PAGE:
In the Eurozone, therefore, we would expect to see migration of young skilled people from areas of high youth unemployment and falling wages. And indeed this does appear to be happening. The problem is that the people left behind are older, less able and lower skilled, which makes these countries less attractive to businesses. After all, why would a business choose to locate itself somewhere where the local workforce is ageing and poorly skilled? So businesses would go elsewhere too. That would cause GDP to shrink further. The population's need for state support would actually increase as it ages and gets sicker, but tax revenue would fall as working people and businesses leave. That adds up to long-term decline and a growing burden on the state's finances. Young people sending money back would mitigate this to some extent but it wouldn't compensate fully for falling GDP: I really don't see how inflows of money from young people to enable their parents to survive could possibly prop up aggregate demand enough to make the country attractive to business. And old people and long-term disabled don't generally pay taxes. So where will the taxes come from to support the welfare systems that these people depend on?
That's bad enough. But there is one final ingredient in this poisonous mixture. Most of these states are already highly indebted. With a growing burden on their healthcare and pension systems and falling tax take due to GDP decline, their debts can only get worse. The fiscal compact gives primacy to debt service over maintaining public services. As I see it, therefore, these states will eventually be forced to dismantle their welfare systems - the pensions and healthcare required by their ageing populations - to avoid debt default. Eventually, I suppose, the old and the unskilled will also leave - if they can, and if any country will receive them. For although the European Union is in theory committed to the free movement of people, I wonder how real that commitment would turn out to be in the face of large-scale migration of pensioners and benefit claimants from the Eurozone periphery. I suspect that free movement of people might turn out to be another of those European laws that are binding in good times but illusory in bad.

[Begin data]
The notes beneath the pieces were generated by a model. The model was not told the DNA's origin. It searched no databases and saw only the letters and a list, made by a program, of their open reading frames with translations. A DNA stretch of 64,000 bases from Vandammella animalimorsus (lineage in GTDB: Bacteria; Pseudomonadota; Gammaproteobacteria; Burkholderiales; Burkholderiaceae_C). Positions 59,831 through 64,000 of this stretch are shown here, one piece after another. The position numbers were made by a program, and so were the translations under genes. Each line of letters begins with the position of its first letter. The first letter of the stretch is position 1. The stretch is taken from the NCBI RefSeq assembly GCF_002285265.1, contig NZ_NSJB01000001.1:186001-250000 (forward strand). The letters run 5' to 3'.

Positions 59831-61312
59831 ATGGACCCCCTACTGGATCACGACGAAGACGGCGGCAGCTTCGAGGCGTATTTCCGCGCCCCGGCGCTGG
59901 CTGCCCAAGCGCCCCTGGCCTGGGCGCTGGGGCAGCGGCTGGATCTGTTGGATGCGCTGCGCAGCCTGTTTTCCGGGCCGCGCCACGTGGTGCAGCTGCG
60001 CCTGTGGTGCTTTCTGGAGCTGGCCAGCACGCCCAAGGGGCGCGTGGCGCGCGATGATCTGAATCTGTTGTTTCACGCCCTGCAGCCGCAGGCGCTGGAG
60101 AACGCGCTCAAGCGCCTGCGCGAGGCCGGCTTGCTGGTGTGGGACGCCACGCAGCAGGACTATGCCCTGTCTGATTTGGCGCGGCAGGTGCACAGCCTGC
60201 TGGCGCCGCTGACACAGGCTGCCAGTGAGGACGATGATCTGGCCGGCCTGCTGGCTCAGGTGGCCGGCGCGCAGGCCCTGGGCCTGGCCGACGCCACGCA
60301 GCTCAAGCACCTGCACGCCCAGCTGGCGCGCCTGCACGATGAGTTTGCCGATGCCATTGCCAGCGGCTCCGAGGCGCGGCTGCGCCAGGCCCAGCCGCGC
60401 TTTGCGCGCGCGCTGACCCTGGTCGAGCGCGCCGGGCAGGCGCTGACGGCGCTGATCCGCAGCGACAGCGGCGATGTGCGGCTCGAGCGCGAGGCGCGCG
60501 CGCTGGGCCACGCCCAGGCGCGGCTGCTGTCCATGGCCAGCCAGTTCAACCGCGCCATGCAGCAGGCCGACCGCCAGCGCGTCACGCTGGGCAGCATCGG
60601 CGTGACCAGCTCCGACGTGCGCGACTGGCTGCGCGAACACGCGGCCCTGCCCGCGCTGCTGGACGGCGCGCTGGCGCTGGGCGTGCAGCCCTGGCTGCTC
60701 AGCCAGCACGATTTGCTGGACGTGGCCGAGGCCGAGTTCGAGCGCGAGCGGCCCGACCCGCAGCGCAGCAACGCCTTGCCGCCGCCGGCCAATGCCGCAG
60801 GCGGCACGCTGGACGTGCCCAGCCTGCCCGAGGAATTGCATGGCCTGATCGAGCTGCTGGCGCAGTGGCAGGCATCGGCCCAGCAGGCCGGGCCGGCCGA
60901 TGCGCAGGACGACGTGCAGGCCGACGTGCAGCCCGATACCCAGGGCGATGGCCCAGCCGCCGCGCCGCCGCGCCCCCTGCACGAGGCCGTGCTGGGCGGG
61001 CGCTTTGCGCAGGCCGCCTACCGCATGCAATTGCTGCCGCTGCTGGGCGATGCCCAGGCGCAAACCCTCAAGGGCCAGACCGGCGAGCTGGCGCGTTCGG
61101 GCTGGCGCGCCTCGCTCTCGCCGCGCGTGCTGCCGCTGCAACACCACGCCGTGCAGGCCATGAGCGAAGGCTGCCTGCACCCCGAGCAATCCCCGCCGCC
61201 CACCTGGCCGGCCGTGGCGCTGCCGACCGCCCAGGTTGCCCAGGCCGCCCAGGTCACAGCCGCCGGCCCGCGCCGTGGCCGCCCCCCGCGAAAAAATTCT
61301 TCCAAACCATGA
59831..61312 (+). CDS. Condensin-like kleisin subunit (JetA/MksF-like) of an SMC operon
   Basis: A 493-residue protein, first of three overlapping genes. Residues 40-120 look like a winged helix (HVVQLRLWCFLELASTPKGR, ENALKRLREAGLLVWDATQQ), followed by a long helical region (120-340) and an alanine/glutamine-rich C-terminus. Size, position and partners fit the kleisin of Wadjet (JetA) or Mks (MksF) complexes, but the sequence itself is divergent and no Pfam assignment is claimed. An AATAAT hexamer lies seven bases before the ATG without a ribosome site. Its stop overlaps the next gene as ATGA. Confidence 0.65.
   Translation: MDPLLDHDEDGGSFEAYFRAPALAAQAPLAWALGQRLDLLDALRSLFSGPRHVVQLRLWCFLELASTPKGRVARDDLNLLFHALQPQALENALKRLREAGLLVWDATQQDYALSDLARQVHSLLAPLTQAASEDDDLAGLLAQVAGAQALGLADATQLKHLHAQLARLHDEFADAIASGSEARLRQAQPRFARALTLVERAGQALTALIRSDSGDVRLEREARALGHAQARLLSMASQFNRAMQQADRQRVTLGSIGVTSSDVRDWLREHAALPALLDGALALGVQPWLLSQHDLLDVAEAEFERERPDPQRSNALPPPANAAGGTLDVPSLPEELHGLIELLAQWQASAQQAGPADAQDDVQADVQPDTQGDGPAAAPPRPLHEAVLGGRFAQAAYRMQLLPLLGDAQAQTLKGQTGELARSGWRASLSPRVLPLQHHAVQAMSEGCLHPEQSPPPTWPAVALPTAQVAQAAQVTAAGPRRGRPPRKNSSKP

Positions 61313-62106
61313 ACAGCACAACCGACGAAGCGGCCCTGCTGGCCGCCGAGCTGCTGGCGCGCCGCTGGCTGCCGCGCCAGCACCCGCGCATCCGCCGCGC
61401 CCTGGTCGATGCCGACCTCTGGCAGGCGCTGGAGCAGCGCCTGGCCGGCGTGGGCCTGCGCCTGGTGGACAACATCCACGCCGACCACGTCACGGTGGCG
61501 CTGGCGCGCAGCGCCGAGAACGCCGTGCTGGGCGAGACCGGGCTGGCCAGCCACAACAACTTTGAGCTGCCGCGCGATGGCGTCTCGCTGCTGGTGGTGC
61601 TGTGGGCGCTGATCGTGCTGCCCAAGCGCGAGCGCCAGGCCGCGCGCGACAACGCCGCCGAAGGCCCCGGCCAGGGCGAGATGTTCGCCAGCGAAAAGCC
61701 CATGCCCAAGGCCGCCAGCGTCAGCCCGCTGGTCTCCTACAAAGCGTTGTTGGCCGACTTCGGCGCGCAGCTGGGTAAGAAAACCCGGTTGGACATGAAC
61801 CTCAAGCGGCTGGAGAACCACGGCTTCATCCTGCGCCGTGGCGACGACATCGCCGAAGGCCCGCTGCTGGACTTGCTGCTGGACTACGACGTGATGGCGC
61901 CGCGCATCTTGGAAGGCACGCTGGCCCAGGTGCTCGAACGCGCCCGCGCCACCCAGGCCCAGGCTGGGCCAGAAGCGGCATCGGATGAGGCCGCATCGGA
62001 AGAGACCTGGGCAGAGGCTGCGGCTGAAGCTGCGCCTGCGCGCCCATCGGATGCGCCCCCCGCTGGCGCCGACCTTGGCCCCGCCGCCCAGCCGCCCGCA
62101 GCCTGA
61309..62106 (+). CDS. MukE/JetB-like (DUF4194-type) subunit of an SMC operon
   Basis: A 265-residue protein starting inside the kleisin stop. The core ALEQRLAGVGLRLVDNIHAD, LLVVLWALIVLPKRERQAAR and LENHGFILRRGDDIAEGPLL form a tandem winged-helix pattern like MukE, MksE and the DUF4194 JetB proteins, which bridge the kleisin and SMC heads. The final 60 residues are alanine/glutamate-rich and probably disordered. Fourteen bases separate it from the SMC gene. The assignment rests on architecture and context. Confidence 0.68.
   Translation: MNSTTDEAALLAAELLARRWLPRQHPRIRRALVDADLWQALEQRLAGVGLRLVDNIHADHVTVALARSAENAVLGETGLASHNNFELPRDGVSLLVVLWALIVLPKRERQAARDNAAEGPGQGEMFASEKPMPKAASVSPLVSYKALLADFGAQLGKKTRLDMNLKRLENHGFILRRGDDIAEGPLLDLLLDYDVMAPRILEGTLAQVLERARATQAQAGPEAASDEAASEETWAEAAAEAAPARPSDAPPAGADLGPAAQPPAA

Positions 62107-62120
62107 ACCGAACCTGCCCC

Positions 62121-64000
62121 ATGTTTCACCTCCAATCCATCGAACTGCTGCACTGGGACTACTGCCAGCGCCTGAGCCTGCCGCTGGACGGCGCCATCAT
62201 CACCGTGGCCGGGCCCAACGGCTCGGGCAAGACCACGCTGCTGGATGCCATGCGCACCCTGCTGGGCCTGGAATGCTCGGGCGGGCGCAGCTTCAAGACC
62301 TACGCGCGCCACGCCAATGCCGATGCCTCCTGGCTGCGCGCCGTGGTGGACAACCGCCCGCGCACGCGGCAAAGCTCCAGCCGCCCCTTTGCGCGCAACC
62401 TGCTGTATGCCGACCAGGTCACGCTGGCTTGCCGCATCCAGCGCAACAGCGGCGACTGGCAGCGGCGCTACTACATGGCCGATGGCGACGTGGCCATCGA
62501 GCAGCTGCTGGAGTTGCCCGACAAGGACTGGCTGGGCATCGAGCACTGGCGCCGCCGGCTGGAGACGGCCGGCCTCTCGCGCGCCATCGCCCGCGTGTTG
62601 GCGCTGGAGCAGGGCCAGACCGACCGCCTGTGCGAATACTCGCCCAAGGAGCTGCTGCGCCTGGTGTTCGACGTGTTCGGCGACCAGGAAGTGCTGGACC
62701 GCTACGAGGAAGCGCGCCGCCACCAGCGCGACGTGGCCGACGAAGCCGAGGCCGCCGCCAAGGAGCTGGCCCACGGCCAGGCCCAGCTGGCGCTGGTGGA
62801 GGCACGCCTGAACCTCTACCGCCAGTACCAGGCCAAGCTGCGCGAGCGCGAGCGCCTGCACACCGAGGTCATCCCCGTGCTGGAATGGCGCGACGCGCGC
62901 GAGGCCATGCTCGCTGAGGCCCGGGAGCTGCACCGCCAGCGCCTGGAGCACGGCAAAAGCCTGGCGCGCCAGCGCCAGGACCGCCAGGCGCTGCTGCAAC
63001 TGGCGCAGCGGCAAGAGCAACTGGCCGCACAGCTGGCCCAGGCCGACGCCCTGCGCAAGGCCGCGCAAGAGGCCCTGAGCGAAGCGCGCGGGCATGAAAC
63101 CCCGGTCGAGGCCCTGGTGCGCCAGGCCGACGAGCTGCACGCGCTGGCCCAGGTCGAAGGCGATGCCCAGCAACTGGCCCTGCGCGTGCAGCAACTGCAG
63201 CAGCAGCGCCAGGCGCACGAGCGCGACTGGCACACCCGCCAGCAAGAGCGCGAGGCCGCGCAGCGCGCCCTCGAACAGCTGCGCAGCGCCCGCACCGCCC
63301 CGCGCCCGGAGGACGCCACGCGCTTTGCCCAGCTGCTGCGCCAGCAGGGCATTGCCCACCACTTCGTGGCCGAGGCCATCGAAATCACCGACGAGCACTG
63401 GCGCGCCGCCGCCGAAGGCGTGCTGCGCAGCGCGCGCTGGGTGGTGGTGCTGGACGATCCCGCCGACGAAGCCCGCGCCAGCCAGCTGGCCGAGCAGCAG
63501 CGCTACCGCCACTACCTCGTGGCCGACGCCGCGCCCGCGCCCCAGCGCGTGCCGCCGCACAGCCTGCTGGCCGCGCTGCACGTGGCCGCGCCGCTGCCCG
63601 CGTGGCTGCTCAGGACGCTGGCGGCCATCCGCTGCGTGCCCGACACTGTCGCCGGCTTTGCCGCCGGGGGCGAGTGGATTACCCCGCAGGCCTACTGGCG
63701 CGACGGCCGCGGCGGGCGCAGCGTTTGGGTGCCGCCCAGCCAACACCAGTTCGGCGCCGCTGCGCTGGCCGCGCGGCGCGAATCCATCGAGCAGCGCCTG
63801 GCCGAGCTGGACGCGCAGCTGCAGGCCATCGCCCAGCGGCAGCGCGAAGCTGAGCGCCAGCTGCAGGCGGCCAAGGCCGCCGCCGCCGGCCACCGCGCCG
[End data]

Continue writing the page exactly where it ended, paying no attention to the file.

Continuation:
Therefore as Krugman said, the combination of labour mobility with internal devaluation and lack of fiscal union in the Eurozone is potentially lethal. There is no possibility of recovery for countries caught in the deadly embrace of high public debt and youth migration. For them, "internal devaluation" actually means creeping desertification.
The movement of people (and its consequences) - Coppola Comment
The triumph of Peter Kenen, the revenge of Robert Mundell - Paul Krugman
No country for young men....or young women either - Crooked Timber
Ubi solitudinem faciunt, pacem appellant - Jonathan Portes (NIESR)